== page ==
*318 Apparently, because of what this Court said in Riddle v. State, 560 S.W.2d 642 (Tex.Cr.App.1978); Lumberas v. State, 560 S.W.2d 644 (Tex.Cr.App.1978); and Ex parte Wilson, supra, the State prepared the indictment in this cause as it did. It is also apparent that when the trial court prepared its charge, it likewise seized upon some of the language from those cases, and a deduction this Court made from one of the State's witnesses' testimony adduced in Wilson. In Wilson, the Court, in its discussion of the controlled substances of methamphetamine and phentermine, pointed out that the Director of the Houston Police Department Laboratory had testified during Wilson's trial that, "Phenteris an isomer of methamphetamine." Using this testimony, this Court then concluded that it was in error in holding in Riddle and Lumberas, supra, that there was no penalty for the possession or delivery of the controlled substance phentermine. "Since phentermine is an isomer of methamphetamine, we were in error when we stated in Riddle and Lumberas that there was no penalty provided for its possession or delivery."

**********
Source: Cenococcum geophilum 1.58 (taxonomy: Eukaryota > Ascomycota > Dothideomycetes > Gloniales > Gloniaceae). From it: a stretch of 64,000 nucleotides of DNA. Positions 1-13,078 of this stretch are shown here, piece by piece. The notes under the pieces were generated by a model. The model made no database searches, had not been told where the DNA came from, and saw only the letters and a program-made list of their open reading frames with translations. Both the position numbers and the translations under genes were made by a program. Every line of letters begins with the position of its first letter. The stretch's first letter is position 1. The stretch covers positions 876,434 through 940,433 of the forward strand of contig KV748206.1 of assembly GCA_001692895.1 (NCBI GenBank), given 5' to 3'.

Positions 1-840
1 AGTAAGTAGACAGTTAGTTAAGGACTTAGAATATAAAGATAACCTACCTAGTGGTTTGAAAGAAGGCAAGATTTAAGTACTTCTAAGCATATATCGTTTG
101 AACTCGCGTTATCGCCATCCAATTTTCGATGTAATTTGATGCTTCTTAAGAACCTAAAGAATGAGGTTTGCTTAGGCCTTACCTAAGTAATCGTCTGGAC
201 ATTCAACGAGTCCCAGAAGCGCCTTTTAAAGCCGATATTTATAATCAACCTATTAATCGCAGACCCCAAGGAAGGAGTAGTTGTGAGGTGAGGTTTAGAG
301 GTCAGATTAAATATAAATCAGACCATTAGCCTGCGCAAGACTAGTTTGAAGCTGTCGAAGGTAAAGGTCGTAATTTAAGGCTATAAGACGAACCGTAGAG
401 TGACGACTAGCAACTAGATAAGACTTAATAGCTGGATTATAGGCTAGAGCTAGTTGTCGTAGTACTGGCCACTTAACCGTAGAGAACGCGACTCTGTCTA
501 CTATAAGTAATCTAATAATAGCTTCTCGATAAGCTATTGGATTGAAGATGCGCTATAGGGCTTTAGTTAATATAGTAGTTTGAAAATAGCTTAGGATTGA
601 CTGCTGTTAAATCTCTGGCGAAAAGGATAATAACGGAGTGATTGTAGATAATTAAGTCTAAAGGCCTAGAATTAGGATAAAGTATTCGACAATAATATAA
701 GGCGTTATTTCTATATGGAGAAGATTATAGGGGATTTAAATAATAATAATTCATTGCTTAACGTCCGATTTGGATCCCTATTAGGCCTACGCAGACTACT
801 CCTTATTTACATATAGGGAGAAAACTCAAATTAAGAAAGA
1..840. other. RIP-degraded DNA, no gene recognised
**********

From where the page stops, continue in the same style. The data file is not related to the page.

Because we are without a transcription of the trial proceedings in this cause, we are unable to state what evidence the State presented to the jury to establish its case against appellant. We observe, however, that the verdict of the jury reads as follows: "We, the jury, find the defendant guilty of the offense of unlawfully possessing a controlled substance, namely, phentermine, an isomer of methamphetamine, as charged in the indictment." (Emphasis Added). We therefore must assume that the State presented evidence to substantiate its allegations of fact as contained in the indictment. Compare the facts in this cause with those of Ex parte Wilson, supra.